Trichocereus peruvianus sp nov

Plant 2 to 4 meters high with numerous erect or ascending, stout branches, 15 to 20 cm. in diameter, glaucous when young; ribs 6 to 8, broad and rounded; areoles large, 2 to 2.5 cm. apart, brown-felted; spines brown from the first, about 10, unequal, some of them 4 cm. long, rigid and stout, not at all swollen at base; areoles on ovary and flower-tube hairy; mature flowers not seen but evidently large and probably white.

Collected by Dr. and Mrs. Rose near Matucana, Peru, altitude 2,100 meters, July 9, 1914 (No. 18658).

This species resembles T. bridgesii but has stouter and darker spines. It is found on the western slopes of the Andes at a much lower altitude than that species.

Figure 197 is from a photograph taken by Mrs. J. N. Rose at Matucana, Peru, in 1914.

Fig. 197.—Trichocereus peruvianus.

11. Trichocereus chiloensis (Colla).

Cactus chiloensis Colla, Mem. Accad. Sci. Torino 31: 342. 1826.

Cereus chiloensis De Candolle, Prodr. 3: 465. 1828.

Cereus chilensis Pfeiffer, Enum. Cact. 86. 1837.

Cereuspanoplaeatus Monville, Hort. Univ. 1: 220. 1840.

Cereus heteromorphus Monville, Hort. Univ. 1: 221. 1840.

Cereus longispinus Salm-Dyck, Allg. Gartenz. 13: 354. 1845.

Cereuspepinianus Lemaire in Salm-Dyck, Allg. Gartenz. 13: 354. 1845.*

Cereus subuliferus Salm-Dyck, Allg. Gartenz. 13: 354. 1845.

Cereus gilvus Salm-Dyck, Allg. Gartenz. 13: 355. 1845.

Cereus quisco Remy in Gay, Fl. Chilena 3: 19. 1847.

Cereus linnaei Förster, Hamb. Gartenz. 17: 165. 1861.

Cereusfunkii Schumann, Gesamtb. Kakteen 61. 1897.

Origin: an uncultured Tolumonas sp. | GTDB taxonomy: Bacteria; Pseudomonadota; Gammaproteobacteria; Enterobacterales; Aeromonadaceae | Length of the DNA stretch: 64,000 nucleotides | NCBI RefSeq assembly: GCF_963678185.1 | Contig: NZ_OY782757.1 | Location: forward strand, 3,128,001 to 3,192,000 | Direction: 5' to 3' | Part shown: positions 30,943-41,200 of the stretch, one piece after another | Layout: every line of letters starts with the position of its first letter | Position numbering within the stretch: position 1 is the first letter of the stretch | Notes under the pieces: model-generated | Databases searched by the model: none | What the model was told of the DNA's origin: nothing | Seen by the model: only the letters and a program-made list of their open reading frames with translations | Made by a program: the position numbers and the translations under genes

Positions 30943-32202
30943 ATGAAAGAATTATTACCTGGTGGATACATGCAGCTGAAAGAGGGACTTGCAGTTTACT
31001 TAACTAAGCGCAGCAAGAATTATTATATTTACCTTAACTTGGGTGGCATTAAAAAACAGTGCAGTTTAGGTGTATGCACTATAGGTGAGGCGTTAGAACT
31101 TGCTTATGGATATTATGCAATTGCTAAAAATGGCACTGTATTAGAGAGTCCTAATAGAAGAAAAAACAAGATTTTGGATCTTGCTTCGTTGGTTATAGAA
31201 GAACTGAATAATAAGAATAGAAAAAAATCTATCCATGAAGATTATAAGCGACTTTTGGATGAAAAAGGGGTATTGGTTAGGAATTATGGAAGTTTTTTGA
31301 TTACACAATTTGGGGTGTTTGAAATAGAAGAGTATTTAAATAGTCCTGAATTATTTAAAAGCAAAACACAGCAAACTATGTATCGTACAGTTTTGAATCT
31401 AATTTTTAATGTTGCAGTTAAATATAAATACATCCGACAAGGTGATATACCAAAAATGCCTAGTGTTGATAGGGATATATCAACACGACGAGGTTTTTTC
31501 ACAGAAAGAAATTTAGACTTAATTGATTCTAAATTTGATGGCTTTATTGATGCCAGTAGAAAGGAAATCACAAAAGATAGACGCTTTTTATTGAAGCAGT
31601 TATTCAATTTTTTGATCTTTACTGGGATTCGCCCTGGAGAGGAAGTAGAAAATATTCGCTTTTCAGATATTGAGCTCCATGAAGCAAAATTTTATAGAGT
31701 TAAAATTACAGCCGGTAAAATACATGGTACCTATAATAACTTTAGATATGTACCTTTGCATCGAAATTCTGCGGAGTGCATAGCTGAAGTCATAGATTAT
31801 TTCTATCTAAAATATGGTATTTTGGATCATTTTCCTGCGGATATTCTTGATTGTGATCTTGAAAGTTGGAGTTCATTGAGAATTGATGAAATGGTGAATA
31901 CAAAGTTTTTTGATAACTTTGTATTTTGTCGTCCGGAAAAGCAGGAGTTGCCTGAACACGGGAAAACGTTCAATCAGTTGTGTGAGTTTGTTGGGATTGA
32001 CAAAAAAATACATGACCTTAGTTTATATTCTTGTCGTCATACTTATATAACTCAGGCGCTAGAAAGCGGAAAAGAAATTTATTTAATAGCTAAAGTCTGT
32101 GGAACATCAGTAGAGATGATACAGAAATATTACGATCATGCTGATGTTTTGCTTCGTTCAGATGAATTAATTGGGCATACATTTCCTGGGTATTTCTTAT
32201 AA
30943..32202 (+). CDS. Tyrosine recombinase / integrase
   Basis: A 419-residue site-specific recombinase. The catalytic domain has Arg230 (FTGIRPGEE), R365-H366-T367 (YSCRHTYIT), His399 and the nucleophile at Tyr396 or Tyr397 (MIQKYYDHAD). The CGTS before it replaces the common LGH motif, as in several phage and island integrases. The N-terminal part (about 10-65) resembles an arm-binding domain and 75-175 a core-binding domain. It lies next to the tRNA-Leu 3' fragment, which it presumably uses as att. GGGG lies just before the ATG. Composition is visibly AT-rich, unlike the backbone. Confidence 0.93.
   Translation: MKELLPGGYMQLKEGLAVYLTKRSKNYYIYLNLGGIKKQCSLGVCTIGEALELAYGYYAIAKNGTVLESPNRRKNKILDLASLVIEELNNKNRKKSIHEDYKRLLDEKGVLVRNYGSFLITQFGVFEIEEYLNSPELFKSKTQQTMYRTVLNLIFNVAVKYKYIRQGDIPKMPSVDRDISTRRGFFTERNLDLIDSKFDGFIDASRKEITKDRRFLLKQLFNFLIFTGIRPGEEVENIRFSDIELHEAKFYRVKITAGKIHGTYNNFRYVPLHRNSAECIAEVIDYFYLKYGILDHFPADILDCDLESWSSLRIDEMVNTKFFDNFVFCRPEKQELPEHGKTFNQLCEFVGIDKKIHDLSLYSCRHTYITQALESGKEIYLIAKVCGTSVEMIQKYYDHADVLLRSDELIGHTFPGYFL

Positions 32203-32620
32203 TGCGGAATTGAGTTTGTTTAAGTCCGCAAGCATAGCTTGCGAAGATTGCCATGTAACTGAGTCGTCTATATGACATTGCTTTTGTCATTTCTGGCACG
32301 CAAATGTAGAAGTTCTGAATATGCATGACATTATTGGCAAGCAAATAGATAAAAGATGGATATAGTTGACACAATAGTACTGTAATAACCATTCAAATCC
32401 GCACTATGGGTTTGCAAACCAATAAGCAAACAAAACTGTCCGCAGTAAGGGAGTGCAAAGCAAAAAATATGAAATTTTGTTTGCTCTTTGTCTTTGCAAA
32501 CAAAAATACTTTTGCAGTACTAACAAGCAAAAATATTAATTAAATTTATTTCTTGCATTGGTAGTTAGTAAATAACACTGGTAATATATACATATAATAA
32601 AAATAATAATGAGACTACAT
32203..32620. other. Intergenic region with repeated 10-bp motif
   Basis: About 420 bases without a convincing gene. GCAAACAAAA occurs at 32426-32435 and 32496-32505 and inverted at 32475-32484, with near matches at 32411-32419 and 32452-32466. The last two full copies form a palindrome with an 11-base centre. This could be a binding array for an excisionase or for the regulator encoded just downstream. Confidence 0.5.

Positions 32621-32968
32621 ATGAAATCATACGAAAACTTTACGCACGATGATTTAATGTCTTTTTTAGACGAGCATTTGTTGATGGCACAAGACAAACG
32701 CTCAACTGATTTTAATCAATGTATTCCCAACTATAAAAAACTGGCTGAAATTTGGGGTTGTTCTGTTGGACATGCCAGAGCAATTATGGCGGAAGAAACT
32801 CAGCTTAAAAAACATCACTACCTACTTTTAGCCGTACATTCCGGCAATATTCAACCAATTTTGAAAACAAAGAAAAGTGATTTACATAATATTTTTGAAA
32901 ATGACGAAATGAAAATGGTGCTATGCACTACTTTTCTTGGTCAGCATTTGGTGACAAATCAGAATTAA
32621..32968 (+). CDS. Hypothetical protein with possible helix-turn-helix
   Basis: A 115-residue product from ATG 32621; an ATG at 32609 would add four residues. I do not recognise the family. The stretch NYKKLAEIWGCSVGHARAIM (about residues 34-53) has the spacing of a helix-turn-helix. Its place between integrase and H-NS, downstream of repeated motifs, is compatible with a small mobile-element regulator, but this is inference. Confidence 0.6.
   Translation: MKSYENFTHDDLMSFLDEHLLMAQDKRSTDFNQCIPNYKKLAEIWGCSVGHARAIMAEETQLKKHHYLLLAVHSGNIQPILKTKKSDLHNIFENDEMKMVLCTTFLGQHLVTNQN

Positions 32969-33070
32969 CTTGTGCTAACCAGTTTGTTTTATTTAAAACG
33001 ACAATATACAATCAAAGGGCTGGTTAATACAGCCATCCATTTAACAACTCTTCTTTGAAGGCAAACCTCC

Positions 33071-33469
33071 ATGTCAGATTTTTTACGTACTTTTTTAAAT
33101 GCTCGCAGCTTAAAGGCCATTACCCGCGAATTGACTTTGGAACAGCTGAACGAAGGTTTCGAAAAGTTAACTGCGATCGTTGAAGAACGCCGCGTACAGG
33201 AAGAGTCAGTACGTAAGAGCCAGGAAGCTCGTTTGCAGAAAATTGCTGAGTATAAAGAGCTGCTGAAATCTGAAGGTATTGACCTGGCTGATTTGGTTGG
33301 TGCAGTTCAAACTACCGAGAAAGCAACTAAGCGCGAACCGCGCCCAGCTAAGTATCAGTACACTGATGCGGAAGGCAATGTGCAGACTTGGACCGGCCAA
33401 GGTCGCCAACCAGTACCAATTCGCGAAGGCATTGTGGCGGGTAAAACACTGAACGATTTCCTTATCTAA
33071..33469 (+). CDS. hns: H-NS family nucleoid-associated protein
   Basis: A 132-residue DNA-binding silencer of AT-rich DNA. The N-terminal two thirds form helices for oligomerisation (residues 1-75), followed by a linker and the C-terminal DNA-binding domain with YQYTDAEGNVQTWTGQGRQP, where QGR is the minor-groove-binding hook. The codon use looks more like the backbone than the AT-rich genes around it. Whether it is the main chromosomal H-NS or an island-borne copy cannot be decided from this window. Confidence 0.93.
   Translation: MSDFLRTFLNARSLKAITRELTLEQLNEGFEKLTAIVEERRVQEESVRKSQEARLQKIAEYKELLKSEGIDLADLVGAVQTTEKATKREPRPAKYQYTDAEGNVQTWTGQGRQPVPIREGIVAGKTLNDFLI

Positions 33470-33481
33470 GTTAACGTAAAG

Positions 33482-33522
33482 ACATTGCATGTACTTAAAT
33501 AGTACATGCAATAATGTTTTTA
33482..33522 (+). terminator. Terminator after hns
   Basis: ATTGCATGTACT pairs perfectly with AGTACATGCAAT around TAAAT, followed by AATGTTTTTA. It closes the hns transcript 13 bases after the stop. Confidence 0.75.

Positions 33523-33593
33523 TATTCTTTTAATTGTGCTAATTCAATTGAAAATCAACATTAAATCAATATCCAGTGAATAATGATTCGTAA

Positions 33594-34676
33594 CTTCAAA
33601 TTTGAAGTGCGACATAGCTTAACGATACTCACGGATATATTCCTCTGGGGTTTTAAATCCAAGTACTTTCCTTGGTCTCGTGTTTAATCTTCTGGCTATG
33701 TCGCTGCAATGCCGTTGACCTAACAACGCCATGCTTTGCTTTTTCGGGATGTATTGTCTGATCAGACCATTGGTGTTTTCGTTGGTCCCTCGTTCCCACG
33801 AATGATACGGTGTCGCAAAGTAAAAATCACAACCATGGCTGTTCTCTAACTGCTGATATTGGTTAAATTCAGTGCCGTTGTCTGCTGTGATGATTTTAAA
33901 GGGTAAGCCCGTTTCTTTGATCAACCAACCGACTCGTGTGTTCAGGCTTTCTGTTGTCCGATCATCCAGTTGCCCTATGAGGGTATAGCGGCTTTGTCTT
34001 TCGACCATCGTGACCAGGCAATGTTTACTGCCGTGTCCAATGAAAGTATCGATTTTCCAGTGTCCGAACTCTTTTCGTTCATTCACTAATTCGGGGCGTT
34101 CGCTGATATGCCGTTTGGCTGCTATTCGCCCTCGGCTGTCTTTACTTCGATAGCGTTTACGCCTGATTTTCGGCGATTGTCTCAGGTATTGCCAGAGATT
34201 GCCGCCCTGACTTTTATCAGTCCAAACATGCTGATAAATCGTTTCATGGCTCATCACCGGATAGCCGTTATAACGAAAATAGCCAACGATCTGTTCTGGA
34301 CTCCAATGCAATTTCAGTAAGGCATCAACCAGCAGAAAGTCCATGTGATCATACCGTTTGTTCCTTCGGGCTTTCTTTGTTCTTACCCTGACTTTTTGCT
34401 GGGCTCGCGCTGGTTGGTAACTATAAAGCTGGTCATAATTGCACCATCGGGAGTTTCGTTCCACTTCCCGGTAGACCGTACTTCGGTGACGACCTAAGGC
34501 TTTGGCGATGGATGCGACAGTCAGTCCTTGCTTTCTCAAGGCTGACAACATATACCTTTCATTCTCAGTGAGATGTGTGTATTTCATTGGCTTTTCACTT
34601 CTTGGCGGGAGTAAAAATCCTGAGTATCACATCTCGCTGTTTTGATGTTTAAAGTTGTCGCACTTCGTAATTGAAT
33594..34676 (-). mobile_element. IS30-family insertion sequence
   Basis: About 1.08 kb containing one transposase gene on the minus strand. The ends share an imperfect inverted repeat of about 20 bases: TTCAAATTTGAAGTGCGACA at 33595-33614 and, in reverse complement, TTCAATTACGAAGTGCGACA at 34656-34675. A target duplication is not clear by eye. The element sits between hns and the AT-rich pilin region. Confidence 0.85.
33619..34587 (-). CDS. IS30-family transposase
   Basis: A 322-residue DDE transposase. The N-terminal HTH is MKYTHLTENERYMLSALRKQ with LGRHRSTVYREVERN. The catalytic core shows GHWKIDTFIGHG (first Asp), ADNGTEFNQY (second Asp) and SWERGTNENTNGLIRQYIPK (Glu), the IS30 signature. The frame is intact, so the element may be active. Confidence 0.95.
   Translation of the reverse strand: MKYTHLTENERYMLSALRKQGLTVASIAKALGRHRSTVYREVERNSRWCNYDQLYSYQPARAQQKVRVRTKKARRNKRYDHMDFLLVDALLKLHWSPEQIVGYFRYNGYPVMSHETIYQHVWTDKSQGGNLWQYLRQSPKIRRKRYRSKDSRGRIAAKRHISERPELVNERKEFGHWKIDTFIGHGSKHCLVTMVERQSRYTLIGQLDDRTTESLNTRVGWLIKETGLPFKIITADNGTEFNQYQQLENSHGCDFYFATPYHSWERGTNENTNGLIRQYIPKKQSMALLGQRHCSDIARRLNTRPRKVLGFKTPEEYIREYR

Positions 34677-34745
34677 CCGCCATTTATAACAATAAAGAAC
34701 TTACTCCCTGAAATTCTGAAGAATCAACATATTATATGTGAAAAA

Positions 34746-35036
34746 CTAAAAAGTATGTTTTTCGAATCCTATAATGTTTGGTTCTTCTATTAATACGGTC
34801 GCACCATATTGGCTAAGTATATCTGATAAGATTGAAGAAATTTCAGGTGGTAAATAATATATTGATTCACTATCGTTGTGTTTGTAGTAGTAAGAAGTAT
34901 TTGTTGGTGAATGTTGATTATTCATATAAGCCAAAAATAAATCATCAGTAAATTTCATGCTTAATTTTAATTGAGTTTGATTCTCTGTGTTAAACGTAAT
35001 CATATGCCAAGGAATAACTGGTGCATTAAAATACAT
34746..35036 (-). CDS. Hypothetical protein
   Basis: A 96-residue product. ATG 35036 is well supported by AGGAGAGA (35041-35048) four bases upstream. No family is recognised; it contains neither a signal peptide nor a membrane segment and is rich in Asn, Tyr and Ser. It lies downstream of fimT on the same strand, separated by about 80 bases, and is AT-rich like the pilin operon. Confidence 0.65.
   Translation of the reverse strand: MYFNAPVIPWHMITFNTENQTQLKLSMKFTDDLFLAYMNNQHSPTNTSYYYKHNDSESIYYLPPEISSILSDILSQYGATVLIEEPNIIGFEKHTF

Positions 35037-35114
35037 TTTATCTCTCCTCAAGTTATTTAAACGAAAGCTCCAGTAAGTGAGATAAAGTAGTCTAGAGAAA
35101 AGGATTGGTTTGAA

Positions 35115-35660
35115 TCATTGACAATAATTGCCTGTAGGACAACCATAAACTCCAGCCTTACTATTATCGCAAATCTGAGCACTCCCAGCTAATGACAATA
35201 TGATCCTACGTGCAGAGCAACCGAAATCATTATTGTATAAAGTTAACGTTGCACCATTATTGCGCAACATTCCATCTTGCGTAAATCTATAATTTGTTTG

Cereus chilensispycnacanthus Schumann, Gesamtb. Kakteen 63. 1897.

Cereus chilensis zizkaanus Schumann, Gesamtb. Kakteen 63. 1897.

Cereus chilensispanhoplites Schumann, Gesamtb. Kakteen 63. 1897.

Cereus chilensisposelgeri Schumann, Gesamtb. Kakteen 63. 1897.

Cereus chilensis heteromorphus Schumann, Gesamtb. Kakteen 63. 1897.

Cereus chilensispolygonus Schumann, Gesamtb. Kakteen 63, 1897.

Fig. 198.—Trichocereus chiloensis. Fig. 199.—Trichocereus chiloensis

* Cereus pepinianus was described by Salm-Dyck in 1845 (Allg. Gartenz. 13: 354. 1845) who there credits the name to Lemaire. Lemaire evidently had reported the name under some other genus, for in 1850 (Salm-Dyck, Cact. Hort. Dyck. 1849. 44, 197) Salm-Dyck redescribed the species, crediting himself with the name and citing "Echinocactus pepinianus Cat. Cels" as synonym. The name Echinocactus pepinianus Lemaire occurs first in 1846 (Förster, Handb. Cact. 347), but without description. Labouret in 1853 takes it up as Echinocactus echinodespepinianus (Monogr. Cact. 178), with the statement that Salm-Dyck considered it synonymous with Cereus pycnacanthus. These two combinations in Echinocactus, while evidently referring to Cereus pepinianus, being without description, can not be properly referred here as synonyms. They are, however, both referred by Schumann to Echinocactus pepinianus. The plant which he describes, however, is different from Cereus pepinianus. If a good Echinocactus, it should be credited to Schumann, with the citation to his monograph (Gesamtb. Kakteen 420. 1898).

Stems rarely single, usually of several branches, sometimes of many, arising from near the base, starting nearly at right angles to the main trunk but soon erect, the tallest sometimes 8 meters high; ribs usually 16 or 17, low and broad, separated by narrow intervals, divided into large tubercles even when fully mature; radial spines when young light yellow with brown tips but soon becoming gray, 8 to 12, slightly spreading, often stout, 1 to 2 or even 4 cm. long; central spine single, porrect, often stout, 4 to 7 or even 12 cm. long; flowers 14 cm. long, outer perianth-segments white but tinged with red or brown; inner perianth-segments white, acuminate; style green below, cream-colored above; stigma-lobes cream-colored, about 18, 1.5 cm. long; fruit globular.